Sheriff's Office Cuts Off Jailhouse Interview After Deadly Raid On David Hooks' Georgia Home (EXCLUSIVE)

EXCLUSIVE: Sheriff's Office Cuts Off Jailhouse Interview After Deadly Raid On Georgia Home

The night before David Hooks was gunned down by police, his SUV and several hunting guns were stolen from his home on a 200-acre plot in East Dublin, Georgia.

The following night, around 11 o'clock, David's wife Teresa saw people in dark clothes approaching their home. Hooks, a 59-year-old grandfather, reached for a shotgun -- a weapon that turned out to be unloaded -- and prepared for a confrontation.

The intruders on Hooks' property on Sept. 24, however, were not criminals. They were part of a SWAT team from the Laurens County sheriff's office, and they were looking for drugs -- largely on the word of a tipster named Rodney Garrett, an avowed meth addict and car thief.

What exactly happened next in the standoff is unclear, but two things are for sure: Deputies fatally shot Hooks, and not a single drug was found in the house, despite a 44-hour search.

Hooks was the 24th person in the U.S. to be killed by police during a drug raid this year, according to figures from the advocacy group Police tactics across the country have come under intense scrutiny following a number of deaths in recent months, from 18-year-old Michael Brown in Ferguson, Missouri to Staten Island man Eric Garner, who was put in a prohibited chokehold by an NYPD officer.

The Laurens County sheriff's office has more or less gone silent since announcing that Hooks was killed for threatening the SWAT team with a shotgun. They claim that uniformed deputies identified themselves at Hooks' back door and announced that they had a search warrant. The deputies opened fire, police say, because Hooks, owner of a successful construction company, allegedly refused to drop his weapon.

But Mitchell Shook, a lawyer for Hooks' widow, says the SWAT team burst in without identifying themselves. Moreover, Shook contends there wasn't enough evidence to conduct a raid in the first place.

Now, The Huffington Post has learned that Sheriff's Department officials stymied Shook's investigation by cutting off a jailhouse interview between Garrett and a private investigator working for Shook.

On Oct. 1, in a room at the Laurens County jail in Dublin, Georgia, P.I. Christopher Frost had only been talking to Garrett for six minutes when a deputy removed Garrett from the room, cutting the conversation short.

"They rolled out the red carpet for me and then they yanked it away," Frost said. "It was weird. When they pulled him away, I assumed they just did not want him talking to me."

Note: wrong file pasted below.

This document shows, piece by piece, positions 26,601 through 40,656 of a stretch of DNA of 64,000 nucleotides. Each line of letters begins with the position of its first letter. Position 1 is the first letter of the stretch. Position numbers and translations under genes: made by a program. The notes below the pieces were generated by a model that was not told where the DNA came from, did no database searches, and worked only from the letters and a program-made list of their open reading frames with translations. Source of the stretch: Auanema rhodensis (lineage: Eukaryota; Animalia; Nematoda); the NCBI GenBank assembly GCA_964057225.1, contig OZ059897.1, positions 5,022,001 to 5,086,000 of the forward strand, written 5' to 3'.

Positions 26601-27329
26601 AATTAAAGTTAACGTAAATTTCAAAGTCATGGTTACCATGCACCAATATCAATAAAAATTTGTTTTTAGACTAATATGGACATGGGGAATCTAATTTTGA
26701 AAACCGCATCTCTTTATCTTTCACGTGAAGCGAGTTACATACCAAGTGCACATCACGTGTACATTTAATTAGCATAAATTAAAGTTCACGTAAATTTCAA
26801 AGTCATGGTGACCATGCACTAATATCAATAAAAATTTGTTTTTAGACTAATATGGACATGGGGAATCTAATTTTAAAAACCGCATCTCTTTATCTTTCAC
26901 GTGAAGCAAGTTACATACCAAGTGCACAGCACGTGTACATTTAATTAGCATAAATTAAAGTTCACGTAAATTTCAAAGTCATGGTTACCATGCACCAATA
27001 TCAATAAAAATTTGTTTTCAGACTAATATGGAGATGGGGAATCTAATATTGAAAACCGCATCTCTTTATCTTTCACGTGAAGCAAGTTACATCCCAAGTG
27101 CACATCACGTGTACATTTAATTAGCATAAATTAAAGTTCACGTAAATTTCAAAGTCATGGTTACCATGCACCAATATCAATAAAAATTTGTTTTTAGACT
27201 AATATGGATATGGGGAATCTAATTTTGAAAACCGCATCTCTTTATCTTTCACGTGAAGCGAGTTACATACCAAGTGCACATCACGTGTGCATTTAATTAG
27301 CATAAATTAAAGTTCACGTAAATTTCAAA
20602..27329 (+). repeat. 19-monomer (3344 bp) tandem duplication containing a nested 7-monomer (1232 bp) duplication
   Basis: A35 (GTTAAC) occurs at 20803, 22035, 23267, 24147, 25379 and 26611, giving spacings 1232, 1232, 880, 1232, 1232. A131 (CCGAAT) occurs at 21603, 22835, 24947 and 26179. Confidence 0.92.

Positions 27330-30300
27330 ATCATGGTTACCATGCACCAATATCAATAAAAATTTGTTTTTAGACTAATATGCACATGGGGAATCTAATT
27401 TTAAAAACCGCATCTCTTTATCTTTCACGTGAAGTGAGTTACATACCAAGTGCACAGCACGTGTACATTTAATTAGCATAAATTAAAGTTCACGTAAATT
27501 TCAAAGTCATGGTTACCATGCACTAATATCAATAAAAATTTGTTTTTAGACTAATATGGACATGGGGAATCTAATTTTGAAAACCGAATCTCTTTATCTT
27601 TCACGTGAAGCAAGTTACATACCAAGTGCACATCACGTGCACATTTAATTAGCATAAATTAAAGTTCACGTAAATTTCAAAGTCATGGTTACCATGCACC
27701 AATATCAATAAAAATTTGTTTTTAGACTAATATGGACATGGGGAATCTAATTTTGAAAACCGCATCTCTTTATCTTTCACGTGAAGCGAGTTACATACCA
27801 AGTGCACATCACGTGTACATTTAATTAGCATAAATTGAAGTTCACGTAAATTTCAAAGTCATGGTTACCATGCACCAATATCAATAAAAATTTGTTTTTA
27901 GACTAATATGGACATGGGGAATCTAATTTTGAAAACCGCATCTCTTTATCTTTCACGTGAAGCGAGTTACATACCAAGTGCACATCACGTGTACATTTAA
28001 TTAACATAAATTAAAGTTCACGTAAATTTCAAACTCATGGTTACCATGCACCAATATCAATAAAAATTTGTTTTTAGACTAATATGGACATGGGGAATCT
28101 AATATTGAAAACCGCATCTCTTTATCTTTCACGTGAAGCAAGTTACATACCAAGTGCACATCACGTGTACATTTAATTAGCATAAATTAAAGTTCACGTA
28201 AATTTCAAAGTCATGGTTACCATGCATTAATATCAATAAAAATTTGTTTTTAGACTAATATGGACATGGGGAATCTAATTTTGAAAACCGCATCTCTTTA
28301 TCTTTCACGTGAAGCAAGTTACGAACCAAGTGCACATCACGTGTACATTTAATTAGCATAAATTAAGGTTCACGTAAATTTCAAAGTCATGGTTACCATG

On a recording made by Frost and heard by HuffPost, a man's voice can be heard saying that an official at the jail needs to speak to Garrett immediately.

Frost, a former federal agent who says he got a private investigator's license about 13 years ago, said he's "never" had a jailhouse interview cut short by officials before.

Officials are evasive about what happened during Frost's visit.

"The sheriff was unaware that a private investigator had come to the jail," Chief Deputy Keith Golden told HuffPost, but he refused to elaborate.

The lack of information distresses Hooks' family. Through Shook, they say police killed a family man who made an honest living and built homes for his adult son and daughter on his property.

"They're still having a hard time with his death," Shook told HuffPost Monday, hours after dozens attended a rally for Hooks at the Laurens County Courthouse.

Arrest records are not publicly available in Georgia, so it's unclear if Hooks had had previous brushes with the law. In 2009, another tipster told police about supplying meth to Hooks for resale, but the allegation doesn't appear to have led to anything.

The aborted jailhouse interview gives Shook another reason to criticize the Laurens County Sheriff's Department and its handling of the case.

"That bothered us," said Shook. "They didn't tell [Frost] that he had to leave, but they did take out the guy we wanted to interview."

The SWAT team's warrant was largely based on statements from Garrett, who stole Hooks' SUV and claims he took a bag full of methamphetamine from a different vehicle parked at Hooks' house the night before the shooting. Garrett allegedly told Frost that he was high on crystal meth and marijuana during the theft, and that he turned himself in to police out of concern for his own safety.

Hooks, a hunter, kept as many as 10 guns at home, though most were stored in a locker, Shook said. Police found only two during the raid -- the unloaded shotgun that Hooks allegedly pointed at deputies, and a loaded handgun for his wife. Garrett stole the other weapons the same night he stole Hooks' car, according to Shook.

The day after Garrett briefly spoke to Frost, he was quietly transferred to the Emanuel County jail, about 50 miles away. Garrett's public defender only found out that he'd been moved when it was announced in a Laurens County court on Oct. 8 that Garrett wouldn't make a scheduled appearance that day for an alleged hunting violation.

"I thought it was weird," Abigail Safford, a lawyer with the Dublin Judicial Circuit Public Defender's office, told HuffPost. "I expected him to be there for an arraignment."

The Georgia Bureau of Investigations has taken over the inquiry into Hooks' death, but has declined to release autopsy results or other preliminary findings.

"The GBI will conduct a thorough investigation into the incident to determine the facts of what occurred," a statement from the bureau reads. "When the investigation is completed it will be turned over to the district attorney."

Shook has appealed to the FBI to open a probe.

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